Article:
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February 22, 2002 - Image 9

Resource type:
The Michigan Daily, 2002-02-22

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The Michigan Daily - Friday, February 22, 2002 - 9

'M' heads to Big Tens
with visions of a title

Netters face nemesis
in conference opener

By Kareem Copeland
Daily Sports Writer

It all comes down to this. A win-
ter's worth of running, lifting and
training will be deemed worthwhile
or wasteful this weekend at the Big
Ten Championship in Minneapolis,
when the Michigan track and field
team will compete at the most impor-
tant meet of the year.
"We finally realize
that this is the year that MINNE
we can place really
high. It's all -a matter of What: Big Ten C
people just showing up when:1 a m.at
and guys have got to1mS:n
Latest: Michigar
compete a little harder first conferenceti
because we're losing 1994 season.
points because we've
got guys hurt," tri-captain Ike Oken-
wa said. "The freshmen have been
laying it on the line every meet. So, as
the upperclassmen, we just have got
to step up now and prove to these
freshmen that we really do know how
to run."
The exceptional freshman class,
along with the development of key
seniors, has put the Wolverines in
position to make a run at the Big Ten
The team has been particularly
strong in the running events through-
out the season.
Okenwa - the Michigan record
holder in the 60-meter dash indoors
and the 200-meter dash outdoors -
struggled early in the season, but he
seems to have turned things around.


Last weekend at the Harold Silverston
Invitational, Okenwa overwhelmed
the competition in both the 60-meter
and the 200-meter.
Jeremy Schmeider has emerged as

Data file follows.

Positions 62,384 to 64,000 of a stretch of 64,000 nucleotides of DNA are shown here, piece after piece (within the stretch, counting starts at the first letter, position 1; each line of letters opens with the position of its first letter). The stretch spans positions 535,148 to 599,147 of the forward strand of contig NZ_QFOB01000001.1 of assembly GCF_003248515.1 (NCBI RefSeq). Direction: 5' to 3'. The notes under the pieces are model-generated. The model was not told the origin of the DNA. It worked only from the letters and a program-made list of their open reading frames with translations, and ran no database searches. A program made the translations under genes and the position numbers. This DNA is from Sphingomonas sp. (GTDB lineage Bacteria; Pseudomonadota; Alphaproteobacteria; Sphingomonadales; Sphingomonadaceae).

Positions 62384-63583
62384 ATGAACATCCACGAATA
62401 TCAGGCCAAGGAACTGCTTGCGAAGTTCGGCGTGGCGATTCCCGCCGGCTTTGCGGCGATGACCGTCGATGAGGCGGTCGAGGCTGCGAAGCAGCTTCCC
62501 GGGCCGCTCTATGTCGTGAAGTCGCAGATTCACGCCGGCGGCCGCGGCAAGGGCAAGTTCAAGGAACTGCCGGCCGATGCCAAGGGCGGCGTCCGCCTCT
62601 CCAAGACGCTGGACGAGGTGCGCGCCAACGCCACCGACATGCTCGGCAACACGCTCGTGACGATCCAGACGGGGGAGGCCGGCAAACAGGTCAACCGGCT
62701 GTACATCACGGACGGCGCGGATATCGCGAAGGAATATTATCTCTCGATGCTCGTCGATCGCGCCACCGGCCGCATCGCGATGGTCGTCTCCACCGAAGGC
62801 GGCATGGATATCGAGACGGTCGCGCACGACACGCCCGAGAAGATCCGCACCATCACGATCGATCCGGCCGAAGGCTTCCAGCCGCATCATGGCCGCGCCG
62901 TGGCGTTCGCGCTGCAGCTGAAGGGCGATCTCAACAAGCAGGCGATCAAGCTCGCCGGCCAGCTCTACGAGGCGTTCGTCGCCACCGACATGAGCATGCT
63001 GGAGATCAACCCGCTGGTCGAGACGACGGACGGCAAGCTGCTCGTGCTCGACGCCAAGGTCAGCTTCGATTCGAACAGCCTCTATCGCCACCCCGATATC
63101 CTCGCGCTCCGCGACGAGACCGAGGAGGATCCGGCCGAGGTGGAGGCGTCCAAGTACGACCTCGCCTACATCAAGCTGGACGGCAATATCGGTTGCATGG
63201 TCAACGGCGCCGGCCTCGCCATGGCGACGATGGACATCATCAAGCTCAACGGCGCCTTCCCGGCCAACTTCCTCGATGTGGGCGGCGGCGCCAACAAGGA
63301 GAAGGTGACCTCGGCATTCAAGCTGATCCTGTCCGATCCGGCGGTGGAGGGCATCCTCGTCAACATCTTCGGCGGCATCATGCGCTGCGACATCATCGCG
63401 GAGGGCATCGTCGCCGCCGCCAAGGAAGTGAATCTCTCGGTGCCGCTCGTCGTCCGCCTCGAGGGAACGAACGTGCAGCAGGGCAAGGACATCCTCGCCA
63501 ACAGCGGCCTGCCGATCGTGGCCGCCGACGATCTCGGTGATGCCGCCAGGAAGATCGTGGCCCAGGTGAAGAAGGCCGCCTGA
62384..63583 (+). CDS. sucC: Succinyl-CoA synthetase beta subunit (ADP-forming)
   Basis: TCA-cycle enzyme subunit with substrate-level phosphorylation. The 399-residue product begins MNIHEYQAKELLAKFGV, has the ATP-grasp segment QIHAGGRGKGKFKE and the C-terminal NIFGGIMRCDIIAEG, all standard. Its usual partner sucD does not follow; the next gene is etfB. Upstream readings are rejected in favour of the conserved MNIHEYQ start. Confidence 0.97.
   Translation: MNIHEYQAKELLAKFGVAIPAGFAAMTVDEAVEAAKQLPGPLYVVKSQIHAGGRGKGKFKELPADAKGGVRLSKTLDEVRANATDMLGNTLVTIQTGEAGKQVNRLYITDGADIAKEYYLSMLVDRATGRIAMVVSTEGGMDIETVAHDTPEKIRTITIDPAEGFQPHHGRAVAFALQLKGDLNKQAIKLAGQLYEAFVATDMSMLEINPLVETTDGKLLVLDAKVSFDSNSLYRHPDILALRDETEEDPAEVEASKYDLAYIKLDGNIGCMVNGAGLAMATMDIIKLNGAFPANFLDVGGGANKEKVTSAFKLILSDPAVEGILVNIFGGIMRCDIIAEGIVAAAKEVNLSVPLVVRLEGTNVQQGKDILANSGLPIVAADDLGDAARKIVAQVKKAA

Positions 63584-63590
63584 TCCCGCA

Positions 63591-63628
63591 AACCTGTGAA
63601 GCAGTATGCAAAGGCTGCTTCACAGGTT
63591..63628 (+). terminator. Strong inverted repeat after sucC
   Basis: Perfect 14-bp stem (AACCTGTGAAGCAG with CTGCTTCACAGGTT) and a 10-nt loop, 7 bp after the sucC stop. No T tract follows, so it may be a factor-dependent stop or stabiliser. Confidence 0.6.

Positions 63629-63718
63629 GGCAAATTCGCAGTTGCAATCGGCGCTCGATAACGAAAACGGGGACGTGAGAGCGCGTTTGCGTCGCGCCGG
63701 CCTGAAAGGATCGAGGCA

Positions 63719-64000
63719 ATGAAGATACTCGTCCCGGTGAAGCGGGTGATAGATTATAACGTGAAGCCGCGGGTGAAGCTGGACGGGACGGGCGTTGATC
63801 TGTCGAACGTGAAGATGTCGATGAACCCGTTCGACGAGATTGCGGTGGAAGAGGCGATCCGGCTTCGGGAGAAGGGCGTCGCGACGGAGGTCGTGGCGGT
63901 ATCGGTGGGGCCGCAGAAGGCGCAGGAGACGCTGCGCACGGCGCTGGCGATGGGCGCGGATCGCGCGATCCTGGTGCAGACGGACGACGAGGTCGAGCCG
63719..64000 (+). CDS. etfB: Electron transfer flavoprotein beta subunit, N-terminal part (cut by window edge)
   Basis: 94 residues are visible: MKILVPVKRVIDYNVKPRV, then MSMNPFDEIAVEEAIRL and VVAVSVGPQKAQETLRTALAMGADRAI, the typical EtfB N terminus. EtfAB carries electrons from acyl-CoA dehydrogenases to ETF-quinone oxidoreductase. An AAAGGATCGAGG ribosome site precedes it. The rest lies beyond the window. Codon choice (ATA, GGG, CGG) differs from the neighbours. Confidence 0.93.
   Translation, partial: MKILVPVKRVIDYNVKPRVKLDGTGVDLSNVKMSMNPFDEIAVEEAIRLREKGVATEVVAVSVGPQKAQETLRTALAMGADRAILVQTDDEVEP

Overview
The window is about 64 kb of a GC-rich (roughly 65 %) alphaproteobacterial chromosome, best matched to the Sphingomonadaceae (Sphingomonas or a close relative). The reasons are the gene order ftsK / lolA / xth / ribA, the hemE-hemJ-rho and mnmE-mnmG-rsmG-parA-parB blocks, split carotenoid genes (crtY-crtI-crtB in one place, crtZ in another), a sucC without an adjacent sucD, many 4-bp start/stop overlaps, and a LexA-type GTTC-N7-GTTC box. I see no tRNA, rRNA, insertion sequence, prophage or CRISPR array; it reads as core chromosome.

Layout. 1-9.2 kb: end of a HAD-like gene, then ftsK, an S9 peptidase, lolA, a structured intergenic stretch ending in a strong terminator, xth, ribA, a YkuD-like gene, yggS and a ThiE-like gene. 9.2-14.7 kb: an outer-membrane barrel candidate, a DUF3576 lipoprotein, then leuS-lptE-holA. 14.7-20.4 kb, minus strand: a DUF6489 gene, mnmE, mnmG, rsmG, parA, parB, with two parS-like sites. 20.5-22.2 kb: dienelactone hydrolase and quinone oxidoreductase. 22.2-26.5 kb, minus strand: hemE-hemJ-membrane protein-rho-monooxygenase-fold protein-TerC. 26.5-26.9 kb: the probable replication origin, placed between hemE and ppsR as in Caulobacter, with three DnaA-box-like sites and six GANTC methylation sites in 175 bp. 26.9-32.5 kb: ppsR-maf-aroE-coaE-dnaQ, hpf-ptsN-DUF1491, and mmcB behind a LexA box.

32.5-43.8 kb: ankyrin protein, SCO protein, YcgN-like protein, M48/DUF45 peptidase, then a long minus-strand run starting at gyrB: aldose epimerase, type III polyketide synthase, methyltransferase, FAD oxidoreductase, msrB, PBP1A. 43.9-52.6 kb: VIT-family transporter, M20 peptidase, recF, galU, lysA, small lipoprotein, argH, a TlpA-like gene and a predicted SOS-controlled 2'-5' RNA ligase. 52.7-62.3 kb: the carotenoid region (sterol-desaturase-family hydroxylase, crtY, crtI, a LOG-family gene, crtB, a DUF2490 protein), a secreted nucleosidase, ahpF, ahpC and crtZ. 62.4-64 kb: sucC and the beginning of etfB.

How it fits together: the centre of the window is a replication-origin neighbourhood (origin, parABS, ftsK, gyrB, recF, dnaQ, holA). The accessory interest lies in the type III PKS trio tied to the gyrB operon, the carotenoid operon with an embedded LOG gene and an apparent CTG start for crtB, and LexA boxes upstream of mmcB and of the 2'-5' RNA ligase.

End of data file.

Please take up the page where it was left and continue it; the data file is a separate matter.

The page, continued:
Michigan's dominant middle distance
runner this year - competing in the
400-meter, 600-meter, 800-meter and
4x400 relay at different meets
throughout the season. In Minneapo-
lis, Schneider will
attempt to capture the
TOLIS championship in the
mpionships "It's been my dream
norrow, to win the 600 indoors
seekingits since freshman year,"
e sincethe Schneider said. "I don't
want to just win, I want
to dominate."
Freshmen Nathan Taylor and
Nathan Brennan are both having phe-
nomenal seasons and could contribute
points at the Big Ten Championship.
Taylor will join Okenwa in the short
sprints while Brennan, running the
800-meter, has already qualified pro-
visionally for the NCAA Champi-
onships in the 800-meter, 1600-meter
and 3000-meter runs.
The team is no longer working on
getting stronger or faster in practice
this week, but instead it's working on
technique and race preparation.
"We lighten up our mileage and are
going to be doing shorter intervals a
little quicker than normal. You can't
(get faster) in one day or a week. It
takes about two weeks," coach Ron
Warhurst said. "You can lighten them

By Brian Stoer
Daily Sports Writer
In 1996, the Michigan men's tennis
team captured its record 36th Big Ten
title. At the time, the next closest
school to the Wolverines was Illinois
with seven championships. But since
then, the Fighting Illini have estab-
lished themselves as the
preeminent power in the
conference by winning four VARSiTY
of the last five titles.
Tomorrow, Michigan (6- Who: Michi
1) will open its Big Ten sea- Northweste
son at home against another when: 7:301
outstanding Illinois team p.m. Sunday
(ranked No. 2), followed by Latest: Mich
Northwestern on Sunday. end a seven
"I would definitely say streak agair
(Illinois) is our biggest rival
right now," senior Ben Cox said.
"Especially with Michigan State being
down the last couple of years."
But the rivalry has certainly been
one sided as of late, with the Illini tak-
ing the past seven contests, including a
7-0 drubbing last year in Champaign.
But with this year's match taking
place at the Varsity Tennis Center,
Cox feels the Wolverines have the
"They like to play on faster courts
because all of them have huge serve


and volley games," he said. "Our
courts will definitely slow them
down a bit."
Michigan is coming off a heart-